Boxes of Air
This monumental sculpture is constructed from a series of empty boxes in various sizes stacked on top of one another. They resemble scaffolding, an oil rig or perhaps the bare bones of a construction site. Scully produced this 15 metre long sculpture in Cor-Ten steel, selected for its ability to weather and rust naturally, and thereby producing the same rugged, care-worn effects of his hard-won paintings. Existing as empty, three-dimensional frames, they are intended to contain blocks of light, air and color from their surrounding space. Scully has made several version of this same sculpture but given its site specific nature it takes on distinct characteristics depending on its environment.
As with his best-known paintings, Scully's more recent sculptures continue to explore the narrow framework of geometry and abstraction. The complex arrangement of interwoven lines resemble his supergrid paintings from the 1970s, while the boxes of "air" inside can be likened to the blocks in his paintings, which he has described as "soft packets of wrapped air that I put into place". Scully was particularly influenced by contemporary Japanese architecture when designing this sculpture and cites Tadao Ando's Church of Light in Japan and his Museum of Modern Art in Fort Worth (with its floating pavilions) and Arato Isozaki's Himalayas Museum in Shanghai.
Yet Scully's sculpture can be seen as an extension of his grid paintings (only here exposed to the shifting and changing position of the viewer and the changing quality of natural light). Boxes of Air works somewhat circuitously as a link back to Scully's deprived childhood when he recalls having been made to darn socks for his whole family. But it proved that the weft and weave of this humbling activity set the foundations for the grid-like paintings and sculptures of one of the most important international abstract painters working today.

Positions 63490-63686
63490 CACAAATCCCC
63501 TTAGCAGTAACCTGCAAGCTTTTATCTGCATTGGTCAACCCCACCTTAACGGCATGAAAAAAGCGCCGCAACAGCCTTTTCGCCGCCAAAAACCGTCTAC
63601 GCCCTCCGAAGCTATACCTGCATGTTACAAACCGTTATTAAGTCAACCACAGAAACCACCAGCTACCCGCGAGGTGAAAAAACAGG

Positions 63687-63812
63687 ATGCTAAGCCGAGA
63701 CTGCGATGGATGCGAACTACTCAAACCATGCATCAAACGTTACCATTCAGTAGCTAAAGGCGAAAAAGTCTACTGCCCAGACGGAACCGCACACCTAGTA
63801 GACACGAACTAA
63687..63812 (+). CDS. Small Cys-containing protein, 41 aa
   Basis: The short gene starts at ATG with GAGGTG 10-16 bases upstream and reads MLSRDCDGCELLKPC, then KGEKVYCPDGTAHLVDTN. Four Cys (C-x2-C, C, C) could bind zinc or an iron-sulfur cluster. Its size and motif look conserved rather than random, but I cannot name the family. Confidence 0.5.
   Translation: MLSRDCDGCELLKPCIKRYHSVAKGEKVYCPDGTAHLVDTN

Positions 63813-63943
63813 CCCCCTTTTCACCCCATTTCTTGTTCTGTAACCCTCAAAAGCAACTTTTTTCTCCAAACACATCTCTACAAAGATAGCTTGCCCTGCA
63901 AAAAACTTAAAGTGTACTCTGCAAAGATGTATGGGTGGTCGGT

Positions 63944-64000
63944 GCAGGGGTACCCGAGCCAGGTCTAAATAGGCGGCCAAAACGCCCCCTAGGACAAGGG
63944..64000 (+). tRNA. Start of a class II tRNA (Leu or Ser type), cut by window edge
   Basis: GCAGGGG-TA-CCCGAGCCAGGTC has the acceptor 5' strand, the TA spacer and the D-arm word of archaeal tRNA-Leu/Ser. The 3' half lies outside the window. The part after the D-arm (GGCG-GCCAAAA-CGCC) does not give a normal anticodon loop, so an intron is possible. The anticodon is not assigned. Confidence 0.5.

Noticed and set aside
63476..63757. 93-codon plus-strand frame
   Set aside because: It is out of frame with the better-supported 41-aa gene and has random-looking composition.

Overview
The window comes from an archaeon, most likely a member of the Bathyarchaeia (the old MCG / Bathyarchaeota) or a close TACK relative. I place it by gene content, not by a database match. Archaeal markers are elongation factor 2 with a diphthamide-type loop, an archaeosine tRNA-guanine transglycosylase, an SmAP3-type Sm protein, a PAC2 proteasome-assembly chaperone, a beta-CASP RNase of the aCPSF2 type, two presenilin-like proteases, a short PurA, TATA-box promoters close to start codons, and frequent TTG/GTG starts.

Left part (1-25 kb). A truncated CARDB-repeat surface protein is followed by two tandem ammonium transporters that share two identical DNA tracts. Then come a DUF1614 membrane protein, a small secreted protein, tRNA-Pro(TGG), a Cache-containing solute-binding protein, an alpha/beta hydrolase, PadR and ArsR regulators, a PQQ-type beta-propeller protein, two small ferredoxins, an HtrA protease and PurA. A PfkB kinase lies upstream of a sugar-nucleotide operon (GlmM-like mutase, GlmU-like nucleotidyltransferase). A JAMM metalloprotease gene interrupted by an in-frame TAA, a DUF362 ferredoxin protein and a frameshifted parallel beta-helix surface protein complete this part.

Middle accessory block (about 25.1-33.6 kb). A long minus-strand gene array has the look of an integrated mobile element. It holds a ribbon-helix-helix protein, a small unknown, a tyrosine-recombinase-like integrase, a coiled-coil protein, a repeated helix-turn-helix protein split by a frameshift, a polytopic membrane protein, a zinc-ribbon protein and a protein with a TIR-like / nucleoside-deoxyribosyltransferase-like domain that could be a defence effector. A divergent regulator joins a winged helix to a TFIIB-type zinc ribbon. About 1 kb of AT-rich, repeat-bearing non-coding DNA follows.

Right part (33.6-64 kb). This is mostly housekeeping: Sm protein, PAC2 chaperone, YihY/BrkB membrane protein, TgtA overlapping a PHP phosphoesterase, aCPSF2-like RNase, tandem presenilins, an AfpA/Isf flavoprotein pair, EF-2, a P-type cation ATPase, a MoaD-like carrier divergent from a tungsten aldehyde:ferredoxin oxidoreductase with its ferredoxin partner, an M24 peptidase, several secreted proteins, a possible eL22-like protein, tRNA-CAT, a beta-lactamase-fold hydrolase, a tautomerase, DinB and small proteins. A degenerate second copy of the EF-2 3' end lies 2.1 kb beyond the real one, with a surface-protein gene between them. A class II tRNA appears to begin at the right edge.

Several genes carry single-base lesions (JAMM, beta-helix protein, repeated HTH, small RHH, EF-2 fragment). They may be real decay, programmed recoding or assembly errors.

Cor-Ten Steel, Edition 1 of 3 - Château La Coste, Le Puy-Sainte-Réparade, France
Biography of Sean Scully
The eldest of two boys, Sean Scully was born in Dublin, Ireland in 1945. When he was just four years old, his family emigrated to London, travelling by boat across the Irish Sea in search of a new life (Scully later dedicated his painting Precious (1985) to this perilous journey during which the boat was lost at sea for over eight hours). Once in London, the Scully family settled in an Irish community in Islington, before moving to the suburbs of Sydenham. Though he considered himself an adopted son of London, Scully was proud of his Irish heritage stating "I'm Irish in the mythic, romantic sense but, in the living sense, I'm a Londoner".
Scully remembers his childhood as an unsettled time, marred by poverty, anger and domestic violence. He described his mother as a strong, forceful character who was overprotective of her eldest son. Scully said, "I had a desperately unhappy childhood because in our house two people were always in a state of not being loved - usually my brother Tony and my dad". As an escape from his tumultuous family life Scully developed a penchant for saving and caring for injured birds.
The Scully family regularly attended Catholic Church and Sean recalled how the church offered a place of spiritual refuge from the grim realities of school life: "(church) was all reds and golds and whites and black, then I went to the local school and I entered a world that was grey, hard, spiritually empty and very, very violent". Indeed, the first paintings Scully encountered were during Catholic mass. He specifically recalls seeing a series of devotional paintings ("They were very geometric, like Russian paintings" he later recalled) known as the stations of the cross, illustrating the scenes leading to Christ's crucifixion. He also came across a reproduction of Picasso's 1901 painting Child with a Dove, stating that "it was as important to me as the Church in pointing to art as an escape from that working class environment". By the tender age of 9, Scully had already decided he would become an artist.